The Impact of Concessioners on Sustainability in and around U.S. National Parks: A Case Study of Grand Teton National Park Concessioners


  • N. Qwynne Lackey SUNY Cortland
  • Kelly S. Bricker University of Utah



Sustainability, concessioners, collaborative management, landscape conservation, gateway community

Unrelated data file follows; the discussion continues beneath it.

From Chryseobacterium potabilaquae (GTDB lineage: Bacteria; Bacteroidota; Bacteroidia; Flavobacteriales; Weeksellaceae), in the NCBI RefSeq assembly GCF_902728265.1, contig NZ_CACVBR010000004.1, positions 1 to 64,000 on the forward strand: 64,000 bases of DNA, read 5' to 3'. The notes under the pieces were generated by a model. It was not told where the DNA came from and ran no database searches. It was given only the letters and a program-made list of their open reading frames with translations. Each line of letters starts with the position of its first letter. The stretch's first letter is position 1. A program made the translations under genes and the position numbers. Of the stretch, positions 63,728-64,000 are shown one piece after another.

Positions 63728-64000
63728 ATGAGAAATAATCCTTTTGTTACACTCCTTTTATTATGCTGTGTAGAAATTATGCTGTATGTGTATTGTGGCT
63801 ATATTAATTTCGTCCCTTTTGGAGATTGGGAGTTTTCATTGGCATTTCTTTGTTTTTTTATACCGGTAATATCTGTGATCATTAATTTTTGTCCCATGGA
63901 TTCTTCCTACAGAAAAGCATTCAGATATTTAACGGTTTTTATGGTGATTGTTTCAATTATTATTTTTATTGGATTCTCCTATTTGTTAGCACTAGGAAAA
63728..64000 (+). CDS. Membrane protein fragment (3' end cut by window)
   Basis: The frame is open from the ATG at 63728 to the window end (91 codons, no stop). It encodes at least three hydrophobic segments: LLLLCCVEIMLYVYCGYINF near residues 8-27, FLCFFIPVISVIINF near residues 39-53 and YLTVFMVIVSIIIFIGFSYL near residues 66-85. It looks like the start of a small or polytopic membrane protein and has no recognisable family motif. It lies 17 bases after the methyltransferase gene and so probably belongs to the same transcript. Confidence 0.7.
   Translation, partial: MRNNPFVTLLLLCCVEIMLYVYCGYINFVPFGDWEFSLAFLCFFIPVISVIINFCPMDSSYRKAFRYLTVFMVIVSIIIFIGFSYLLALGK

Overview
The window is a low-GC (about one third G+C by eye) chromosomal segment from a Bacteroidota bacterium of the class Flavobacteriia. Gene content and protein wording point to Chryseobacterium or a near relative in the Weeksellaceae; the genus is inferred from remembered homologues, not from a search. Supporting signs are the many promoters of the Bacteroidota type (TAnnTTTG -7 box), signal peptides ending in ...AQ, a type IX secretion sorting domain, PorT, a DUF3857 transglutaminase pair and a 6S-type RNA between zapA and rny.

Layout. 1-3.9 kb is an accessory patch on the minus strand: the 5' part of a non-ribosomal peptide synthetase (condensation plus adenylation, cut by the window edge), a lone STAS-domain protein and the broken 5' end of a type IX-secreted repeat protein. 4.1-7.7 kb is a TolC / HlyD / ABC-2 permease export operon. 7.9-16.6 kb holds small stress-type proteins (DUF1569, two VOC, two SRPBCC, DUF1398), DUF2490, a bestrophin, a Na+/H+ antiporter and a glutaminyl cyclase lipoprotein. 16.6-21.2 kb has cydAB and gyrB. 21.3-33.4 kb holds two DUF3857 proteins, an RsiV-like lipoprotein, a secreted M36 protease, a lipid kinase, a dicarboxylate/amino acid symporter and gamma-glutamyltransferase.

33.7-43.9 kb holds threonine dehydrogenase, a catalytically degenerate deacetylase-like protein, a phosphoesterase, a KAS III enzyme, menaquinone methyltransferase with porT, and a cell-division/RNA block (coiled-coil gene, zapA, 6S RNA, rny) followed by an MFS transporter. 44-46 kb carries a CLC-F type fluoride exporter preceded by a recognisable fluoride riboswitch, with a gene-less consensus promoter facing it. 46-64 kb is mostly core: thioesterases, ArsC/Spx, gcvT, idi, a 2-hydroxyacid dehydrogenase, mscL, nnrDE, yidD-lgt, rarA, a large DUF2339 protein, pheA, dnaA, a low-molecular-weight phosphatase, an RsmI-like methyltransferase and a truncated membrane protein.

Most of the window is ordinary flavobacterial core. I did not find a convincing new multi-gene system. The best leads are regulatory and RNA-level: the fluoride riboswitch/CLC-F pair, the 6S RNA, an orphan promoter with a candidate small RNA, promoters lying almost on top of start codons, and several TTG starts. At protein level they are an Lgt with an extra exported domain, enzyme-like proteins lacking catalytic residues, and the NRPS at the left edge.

Concessioners play an important role in park and protected area management by providing visitor services. Historically, concessioners were criticized for their negative impacts on environmental sustainability. However, due to policy changes, technological advances, and shifting market demands, there is a need to reevaluate the role of concessioners in sustainable destination management in and around parks and protected areas. The purpose of this qualitative case study situated in Grand Teton National Park (GTNP), which was guided by social exchange theory, was to explore U.S. national park concessioners’ influence on sustainable development at the destination level from the perspective of National Park Service (NPS) staff, concessioners, and local community members. Sustainability was examined holistically as a multifaceted construct with integrated socioeconomic, cultural, and environmental dimensions. Twenty-three participants completed semistructured interviews. Researchers identified four thematic categories describing concessioners’ influence on sustainability; motivations and barriers to pursuing sustainability initiatives; and situational factors that facilitated concessioners’ sustainability actions. While participants commented on the negative environmental impacts of concessioners and their operations, these data suggest that concessioners were working individually and collaboratively to promote environmental, socioeconomic, and cultural sustainability in and around GTNP. Some concessioners were even described as leaders, testing and driving the development of innovative sustainability policies and practices. These actions were motivated, in part, by contractual obligations and profit generation. However, concessioners also had strong intangible motivators, such as intrinsic values and a strong sense of community, that drove their positive contributions to sustainability. Based on these data, we recommend that those involved in future theoretical and practical work with concessioners acknowledge the importance of both tangible and intangible motivators when attempting to promote higher levels of sustainability achievement and collaboration. This will become increasingly important as land management agencies continue to embrace strategies beyond the traditional “parks as islands” approach to management. Additionally, future work should explore more specifically the role of policy, conceptualizations of sustainability, and private industry sponsorship in promoting concessioners’ contributions to sustainability, especially in collaborative settings. This work is needed to understand if and how these observations generalize to other contexts.